– A Fighting Chance by Elizabeth Warren, pg. 34 – pg. 36
I don’t want to derail this too hard. And I am terrifyingly, shakingly conscious that I live in the UK, with its mildly-socialist leanings and socialised healthcare and council houses for homeless families, and I know in my head that even if the locusts come for everything I have, if I just stay on this particular piece of land, I will be able to keep the baby alive –
I don’t want to derail too hard, but when people ask “why aren’t young people getting houses and babies” and so on: look at this post, the raw terror of this post. The reality of the locusts. The facial markings on the face of the wolf at the door.
Young people today, like the people of the Great Depression and the World-Wars-In-The-Arena-Of-Combat, know that these things can be taken away. Just. Wiped off the map.
A turn here, a turn there, and your life is over and your game is done, and you have to stand there in your shame, having lost everything.
So the response to that is: have nothing, and you can’t lose everything.
I can see the appeal.
But I wonder how deep in our hearts this nihilism can get. What its impacts will be. How can we plan for the future of the planet, when our brains can only focus on the £300 on our credit card, and panic.
What did this do to us? The children of the bankruptcy. The kids raised in this religion. can we make ourselves okay.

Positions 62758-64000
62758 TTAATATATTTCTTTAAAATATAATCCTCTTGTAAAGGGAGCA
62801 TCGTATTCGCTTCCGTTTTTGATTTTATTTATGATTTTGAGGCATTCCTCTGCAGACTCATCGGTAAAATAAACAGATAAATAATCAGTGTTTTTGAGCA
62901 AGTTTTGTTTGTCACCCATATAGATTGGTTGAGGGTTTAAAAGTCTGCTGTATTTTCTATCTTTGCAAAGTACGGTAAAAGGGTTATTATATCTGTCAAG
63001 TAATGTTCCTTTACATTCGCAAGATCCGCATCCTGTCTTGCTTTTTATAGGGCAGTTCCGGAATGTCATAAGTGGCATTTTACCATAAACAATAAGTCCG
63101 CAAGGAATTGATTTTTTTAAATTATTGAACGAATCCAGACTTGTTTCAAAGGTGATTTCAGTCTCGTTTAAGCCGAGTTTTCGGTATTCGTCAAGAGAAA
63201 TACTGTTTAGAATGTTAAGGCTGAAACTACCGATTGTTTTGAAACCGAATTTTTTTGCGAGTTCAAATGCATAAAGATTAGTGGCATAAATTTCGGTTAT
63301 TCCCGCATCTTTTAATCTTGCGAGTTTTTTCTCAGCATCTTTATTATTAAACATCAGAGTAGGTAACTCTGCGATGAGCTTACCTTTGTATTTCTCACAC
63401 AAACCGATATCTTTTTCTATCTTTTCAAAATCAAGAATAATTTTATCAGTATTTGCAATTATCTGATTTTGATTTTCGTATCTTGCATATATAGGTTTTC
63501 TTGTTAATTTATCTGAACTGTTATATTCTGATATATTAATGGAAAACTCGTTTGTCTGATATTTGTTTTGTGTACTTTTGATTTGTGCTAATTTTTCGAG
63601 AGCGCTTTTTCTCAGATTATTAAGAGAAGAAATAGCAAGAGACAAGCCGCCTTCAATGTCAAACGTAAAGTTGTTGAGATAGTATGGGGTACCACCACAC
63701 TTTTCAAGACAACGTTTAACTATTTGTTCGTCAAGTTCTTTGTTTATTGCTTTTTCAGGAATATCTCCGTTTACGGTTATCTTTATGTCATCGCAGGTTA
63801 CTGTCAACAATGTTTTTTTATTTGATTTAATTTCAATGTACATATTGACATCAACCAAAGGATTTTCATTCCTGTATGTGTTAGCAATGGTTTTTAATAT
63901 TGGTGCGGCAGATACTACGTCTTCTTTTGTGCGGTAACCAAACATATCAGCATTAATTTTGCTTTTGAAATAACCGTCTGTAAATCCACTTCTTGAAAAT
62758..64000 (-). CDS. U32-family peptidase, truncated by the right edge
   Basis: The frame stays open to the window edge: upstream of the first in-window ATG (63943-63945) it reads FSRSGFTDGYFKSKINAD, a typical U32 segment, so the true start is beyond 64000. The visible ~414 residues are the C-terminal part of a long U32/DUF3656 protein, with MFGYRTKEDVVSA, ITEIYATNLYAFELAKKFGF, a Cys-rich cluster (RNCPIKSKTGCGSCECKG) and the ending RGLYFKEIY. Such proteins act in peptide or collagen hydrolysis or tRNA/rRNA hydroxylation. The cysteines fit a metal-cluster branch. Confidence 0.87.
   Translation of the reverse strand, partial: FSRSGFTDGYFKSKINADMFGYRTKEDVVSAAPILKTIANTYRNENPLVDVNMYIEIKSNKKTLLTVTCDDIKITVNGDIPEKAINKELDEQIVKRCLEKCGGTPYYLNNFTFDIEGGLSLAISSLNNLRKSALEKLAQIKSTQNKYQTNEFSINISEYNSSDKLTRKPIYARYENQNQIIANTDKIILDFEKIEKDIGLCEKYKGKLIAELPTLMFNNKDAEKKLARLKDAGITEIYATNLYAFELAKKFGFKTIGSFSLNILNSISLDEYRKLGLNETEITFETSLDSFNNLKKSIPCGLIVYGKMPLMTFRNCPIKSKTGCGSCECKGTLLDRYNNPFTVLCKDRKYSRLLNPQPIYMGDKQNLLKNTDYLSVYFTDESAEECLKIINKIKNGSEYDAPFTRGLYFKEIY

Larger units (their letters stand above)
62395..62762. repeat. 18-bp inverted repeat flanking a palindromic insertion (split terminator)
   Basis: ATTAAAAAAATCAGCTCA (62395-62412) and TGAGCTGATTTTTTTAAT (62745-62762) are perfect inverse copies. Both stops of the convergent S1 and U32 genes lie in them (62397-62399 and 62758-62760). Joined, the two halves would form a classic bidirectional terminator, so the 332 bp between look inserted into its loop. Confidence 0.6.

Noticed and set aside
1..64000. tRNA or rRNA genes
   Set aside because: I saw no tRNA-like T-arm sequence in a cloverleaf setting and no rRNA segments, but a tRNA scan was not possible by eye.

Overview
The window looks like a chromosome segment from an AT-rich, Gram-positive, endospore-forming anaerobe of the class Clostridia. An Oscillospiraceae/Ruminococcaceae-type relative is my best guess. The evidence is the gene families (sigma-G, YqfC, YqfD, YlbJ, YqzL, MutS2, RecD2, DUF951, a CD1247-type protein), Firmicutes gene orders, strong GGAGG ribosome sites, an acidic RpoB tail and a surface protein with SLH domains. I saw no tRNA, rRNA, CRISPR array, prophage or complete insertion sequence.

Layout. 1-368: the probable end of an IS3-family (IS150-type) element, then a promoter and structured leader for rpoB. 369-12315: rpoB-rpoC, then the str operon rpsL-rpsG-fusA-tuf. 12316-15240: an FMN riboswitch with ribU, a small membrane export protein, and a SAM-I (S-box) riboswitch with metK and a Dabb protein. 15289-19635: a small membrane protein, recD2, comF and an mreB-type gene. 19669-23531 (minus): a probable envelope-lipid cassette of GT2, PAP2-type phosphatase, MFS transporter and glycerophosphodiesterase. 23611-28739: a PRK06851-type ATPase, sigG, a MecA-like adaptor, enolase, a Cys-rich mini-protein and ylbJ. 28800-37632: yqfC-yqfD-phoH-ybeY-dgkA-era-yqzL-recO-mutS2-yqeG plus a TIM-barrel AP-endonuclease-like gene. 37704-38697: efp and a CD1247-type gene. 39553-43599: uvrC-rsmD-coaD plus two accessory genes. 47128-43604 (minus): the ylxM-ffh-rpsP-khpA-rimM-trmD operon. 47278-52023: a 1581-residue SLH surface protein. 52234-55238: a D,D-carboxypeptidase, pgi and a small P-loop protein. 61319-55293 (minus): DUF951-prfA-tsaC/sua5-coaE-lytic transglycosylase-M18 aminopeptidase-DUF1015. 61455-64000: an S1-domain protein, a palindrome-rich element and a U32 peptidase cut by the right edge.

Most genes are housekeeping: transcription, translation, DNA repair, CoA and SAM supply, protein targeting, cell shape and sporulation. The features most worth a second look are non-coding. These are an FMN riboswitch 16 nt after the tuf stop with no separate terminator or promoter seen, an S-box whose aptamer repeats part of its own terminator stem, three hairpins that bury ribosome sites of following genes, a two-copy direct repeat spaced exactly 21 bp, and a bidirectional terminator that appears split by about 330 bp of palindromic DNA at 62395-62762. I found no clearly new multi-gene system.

The most lingering comment I ever heard someone make about Millennials was an older man I was talking to about the way we think about finances–when he dreamed about being a millionaire as a young man, he talked about yachts and mansions and trips to the Bahamas; when I did, I talked about living debt-free and being able to buy dinner out without looking at my monthly budget. He heard me out, took me seriously.
And at the end of it all, he nodded and looked at me and asked, “Do you know who you remind me of?”
And I said no, no I didn’t, and he nodded some more.
“My mother. She grew up just before the Depression hit, and she saw people lose everything left and right. And whenever she talked about finances, she sounded just like you.” He paused for a moment, and said, “I never really thought about what growing up like that would do to a generation.”
He still brings that conversation up, years later. He hasn’t made a single derisive comment about Millennials since.